With Valentine’s Day just behind us, what better novel to recommend than Madame Bovary, by Gustave Flaubert? This is a romping good read, which will leave you alternately wanting to shout at the silly Emma Bovary, and identifying with her sighing romanticism. It’s a cautionary tale, but full of twists and turns as we watch Madame Bovary approaching her inevitable downfall.

Published in? 1857

Quick Read? Yes, this is a quick read, and the story really gallops along. Bookworms will read it in a day and a half.

Difficulty? Easy! It’s a great introduction to French literature for this very reason.


The book opens with a description of Charles Bovary, the man Emma will marry. It shows him at school, a weak and ineffectual man who is distinctly average. He manages to pass his medical exams, and becomes a mediocre country doctor. His mother marries him off to what she thinks is a fortune – a local widow. She dies, but instead of investing in shares she has squandered her money, leaving very little money to Charles.

He soon falls in love with Emma Bovary, a pretty country girl, and after a romantic and lavish wedding they settle down to married life. Emma soon becomes bored now that the romance of the wedding is over. She dreams obsessively of a more glamorous life, and eventually becomes depressed when she cannot obtain her dream. She becomes pregnant, and Charles moves them to a new town in an attempt to stir Emma out of her depression. Here Emma meets Leon, a law clerk, who reads romantic fiction.

The baby is born and so is a romance between Leon and Emma, who is not distracted by her new baby, but rather bored with it. She does feel guilty however, and put Leon off, and he soon gives up and moves to Paris to study law. Soon afterwards a wealthy man called Rodolphe declares that he loves Emma and they too begin an affair. Emma is rather careless, and the neighbors in the little French town begin to gossip about her. Charles doesn’t have a clue what is happening, so appears rather stupid.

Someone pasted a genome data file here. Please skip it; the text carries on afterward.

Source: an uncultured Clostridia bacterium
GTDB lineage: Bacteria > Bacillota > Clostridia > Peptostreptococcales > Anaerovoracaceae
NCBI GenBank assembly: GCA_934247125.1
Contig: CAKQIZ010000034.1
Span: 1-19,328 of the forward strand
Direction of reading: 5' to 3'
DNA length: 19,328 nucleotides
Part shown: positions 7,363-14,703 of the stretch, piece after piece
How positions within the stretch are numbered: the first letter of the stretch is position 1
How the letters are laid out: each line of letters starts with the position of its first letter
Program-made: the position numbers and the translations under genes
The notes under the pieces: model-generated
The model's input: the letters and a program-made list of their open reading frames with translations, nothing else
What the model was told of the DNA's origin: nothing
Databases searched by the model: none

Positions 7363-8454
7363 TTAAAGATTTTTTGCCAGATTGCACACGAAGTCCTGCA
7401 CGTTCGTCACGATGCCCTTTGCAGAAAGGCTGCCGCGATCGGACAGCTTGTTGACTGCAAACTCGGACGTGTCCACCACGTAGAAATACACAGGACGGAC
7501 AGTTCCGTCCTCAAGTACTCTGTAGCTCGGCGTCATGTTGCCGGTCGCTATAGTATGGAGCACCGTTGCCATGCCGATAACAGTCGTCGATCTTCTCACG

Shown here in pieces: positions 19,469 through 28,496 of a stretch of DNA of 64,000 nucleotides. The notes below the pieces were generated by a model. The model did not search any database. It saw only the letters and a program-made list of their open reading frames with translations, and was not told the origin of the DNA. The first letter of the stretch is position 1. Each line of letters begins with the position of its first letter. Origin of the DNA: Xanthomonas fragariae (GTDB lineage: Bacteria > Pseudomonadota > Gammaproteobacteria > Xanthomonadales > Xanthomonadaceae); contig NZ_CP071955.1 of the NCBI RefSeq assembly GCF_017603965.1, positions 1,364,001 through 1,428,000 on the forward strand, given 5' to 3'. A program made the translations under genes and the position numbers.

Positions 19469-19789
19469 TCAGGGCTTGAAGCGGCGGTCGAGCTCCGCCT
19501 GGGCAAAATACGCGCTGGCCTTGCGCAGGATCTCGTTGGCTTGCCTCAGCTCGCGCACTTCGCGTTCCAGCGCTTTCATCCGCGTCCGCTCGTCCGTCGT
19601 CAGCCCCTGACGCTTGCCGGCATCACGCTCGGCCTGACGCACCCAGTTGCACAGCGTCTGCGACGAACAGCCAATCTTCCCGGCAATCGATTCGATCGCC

He messes up an operation on someone’s clubfoot, which has to be amputated, and Emma hates him for being stupid and incompetent. He continues to love her, whilst she focuses entirely on her love for Rodolphe, running up huge bills with local shopkeepers and Lheureux, the moneylender, as she buys presents and new dresses to delight her lover. Charles’s practice is struggling after the botched operation and he struggles to pay her debts.

Rodolphe begins to tire of the demanding Emma and…

I am not going to spoil the ending of the book for you, because hopefully by now you will want to read it for yourself. Let’s just say that things do not end particularly well for anyone in the book, but the twists and turns before you reach the end (this synopsis takes you about half way) will keep you in suspense.

What Makes this book awesome? This book is awesome because it is so readable, and the story is told at a great pace, so you never get bored. If you’re looking to expand your knowledge of the classics and want an easy way in to French literature, then Madame Bovary is a great place to start. It doesn’t hurt at all! You can recognize lots of things in Emma which you identify with as you read, and hence you can sympathize with her as well as finding her behavior outrageous. She is the first example of someone using retail therapy in literature I have ever come across, and all of her emotions are channeled in the wrong ways. One can sympathize with Charles too, but not much, as he is so incredibly dim and blindly devoted to Emma. He used the book to criticize the bourgeoisie – the merchants and capitalists who had risen to power after the French Revolution. They were the ‘middle-classes’ whose manners and obsession with money was considered vulgar by many, including Flaubert. Emma’s dissatisfaction with her bourgeois lifestyle is a reflection of the author’s attitude. The book also brings up issues about women’s lives, and about language’s inability to express what it is we are really feeling.

Some neat-o facts

  • The book was written at a time when sexual matters were not discussed in novels, so it caused a scandal when it was published. Flaubert was very upset by this, as it is not the point of the book at all. He was put on trial in 1857, for obscenity, but acquitted. The resulting publicity did no harm to sales!